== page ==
As we enter into the winter season, many Americans are paying extra close attention to their energy usage and electricity and utility bills, and for good reason. Cooler temperatures and shorter days mean increased use of heat and lights, and hundreds of millions of Americans will feel the impact.
However, looking at our energy bills can also be confusing and daunting. For so much talk about fossil fuels and renewable energy, it can feel very unclear what type of energy we are actually deriving our power from.
The reality is that most Americans have no idea what type of energy they use or where their electricity comes from – they simply know the name of the company or companies that send them expensive utility bills each month. This lack of knowledge is not necessarily the fault of individual consumers, though. The energy market is very complicated, and many companies get their energy from a mix of sources, making it hard to pinpoint exactly what is going on with our energy costs or the suppliers themselves.
Unfortunately, the same is true for many of the millions of residents living in New York City limits. Here, we’ve put together a helpful guide to understanding energy and power in NYC.
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Given the sheer density of NYC – a megacity, by global standards – the Big Apple requires a lot of energy. New York City alone uses about the same amount of electricity as the entire state of Massachusetts! New Yorkers spend just under $20 billion per year on the energy that is required to keep the city heated up, cooled off, and/or powered up.
There are currently 24 power plants that operate within the five boroughs of New York City. Together, these plants produce roughly half of NYC’s electricity, and the rest has to be brought in from outside the city. Unfortunately, the majority of these facilities are at least half a century old, and as a result, they exclusively run on either natural gas, oil, or a combination of both. This is, in part, the product of them being built a long time ago before there was an emphasis on/understanding of the need for green energy. However, it is also in part the result of a lack of space in NYC to dedicate to green energy, such as wind turbines or hydropower, which tend to be more spread out. The city’s aging infrastructure contributes to a slew of local environmental problems for neighboring communities, and some local advocates have pushed for a number of these plants to be shut down for good.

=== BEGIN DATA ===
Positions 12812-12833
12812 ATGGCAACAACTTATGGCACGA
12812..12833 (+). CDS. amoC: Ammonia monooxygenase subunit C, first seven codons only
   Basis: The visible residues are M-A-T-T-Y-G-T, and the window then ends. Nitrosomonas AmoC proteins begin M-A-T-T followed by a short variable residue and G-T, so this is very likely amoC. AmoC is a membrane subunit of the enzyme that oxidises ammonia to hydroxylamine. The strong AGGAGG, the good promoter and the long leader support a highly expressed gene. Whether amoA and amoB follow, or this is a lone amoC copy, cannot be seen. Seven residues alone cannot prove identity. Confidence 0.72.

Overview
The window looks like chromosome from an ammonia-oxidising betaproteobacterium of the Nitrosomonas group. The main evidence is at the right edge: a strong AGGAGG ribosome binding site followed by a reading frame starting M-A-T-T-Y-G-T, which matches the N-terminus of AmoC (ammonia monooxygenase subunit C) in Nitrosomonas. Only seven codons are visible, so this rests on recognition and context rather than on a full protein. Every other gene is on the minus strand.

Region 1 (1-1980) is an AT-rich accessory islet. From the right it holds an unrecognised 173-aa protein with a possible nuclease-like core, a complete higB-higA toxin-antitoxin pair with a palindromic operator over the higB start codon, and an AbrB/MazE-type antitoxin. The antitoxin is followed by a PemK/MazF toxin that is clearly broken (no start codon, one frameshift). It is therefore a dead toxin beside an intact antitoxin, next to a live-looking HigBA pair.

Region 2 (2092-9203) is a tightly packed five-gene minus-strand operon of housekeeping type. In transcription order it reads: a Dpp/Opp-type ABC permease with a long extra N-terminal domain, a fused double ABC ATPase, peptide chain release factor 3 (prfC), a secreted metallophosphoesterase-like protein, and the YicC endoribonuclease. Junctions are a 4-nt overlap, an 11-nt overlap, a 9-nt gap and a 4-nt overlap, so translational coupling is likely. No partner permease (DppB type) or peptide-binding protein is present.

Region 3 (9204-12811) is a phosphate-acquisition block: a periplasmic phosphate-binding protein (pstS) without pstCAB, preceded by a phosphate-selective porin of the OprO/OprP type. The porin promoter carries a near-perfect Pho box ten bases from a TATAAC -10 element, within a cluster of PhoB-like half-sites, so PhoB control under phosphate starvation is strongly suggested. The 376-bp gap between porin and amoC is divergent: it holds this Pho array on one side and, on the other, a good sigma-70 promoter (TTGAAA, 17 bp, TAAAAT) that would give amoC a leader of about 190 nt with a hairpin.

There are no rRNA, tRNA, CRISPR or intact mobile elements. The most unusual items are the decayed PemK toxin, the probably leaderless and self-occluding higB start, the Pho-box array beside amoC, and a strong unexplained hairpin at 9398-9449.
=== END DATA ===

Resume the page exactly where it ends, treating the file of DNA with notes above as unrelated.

As mentioned earlier, the main source of electricity generation in New York City is the combustion of fossil fuels, which accounts for roughly a quarter of the city's total greenhouse gas emissions (GHGs). In recent years, it is estimated that about 85% of the local electric grid was powered by fossil fuels. This is, crucially, very different from other parts of New York. Upstate, for example, clean energy sources contribute to the majority of the energy supply – making the energy landscape wildly different than that in the metro area. However, for many reasons, it is difficult to transport the cleaner power from upstate down to NYC.
In New York City, most residents receive their electricity from the local utility company, Consolidated Edison (Con Edison). The electricity provided by Con Edison is sourced from a mix of generation sources, including natural gas, oil, and some renewable energy. The specific mix can vary, and the utility may procure electricity from various generators within the region. The one exception is the Rockaways, which are served instead by Long Island Power Authority, a public authority overseen by the state of New York.
Part of the difficulty in transitioning to more sustainable energy sources in New York City is that because it is so dense and crowded – generally a good thing for overall sustainability – there is not a lot of room for renewable energy generation. This means that the transmission and transportation of clean energy into NYC from other parts of the state and country need to be strengthened. Ideally, this would allow solar, wind, and hydropower to be produced in places with more space and then brought into the city.
In 2019, the state of New York approved one of the most ambitious climate plans in the world, and New York City, on its own, has committed to various green energy goals. By 2040, the city aims to transition its entire electricity grid to be powered by zero-emissions sources, with the longer-term goal of carbon neutrality by 2050.
Clearly, the climate is warming, and dirty energy sources like fossil fuels are massive contributors to that. Understanding not only how much energy we use but also where our energy comes from is a key piece of the climate puzzle. Without this basic understanding, it is hard for consumers to make informed choices or advocate for policy changes that they would like to see introduced.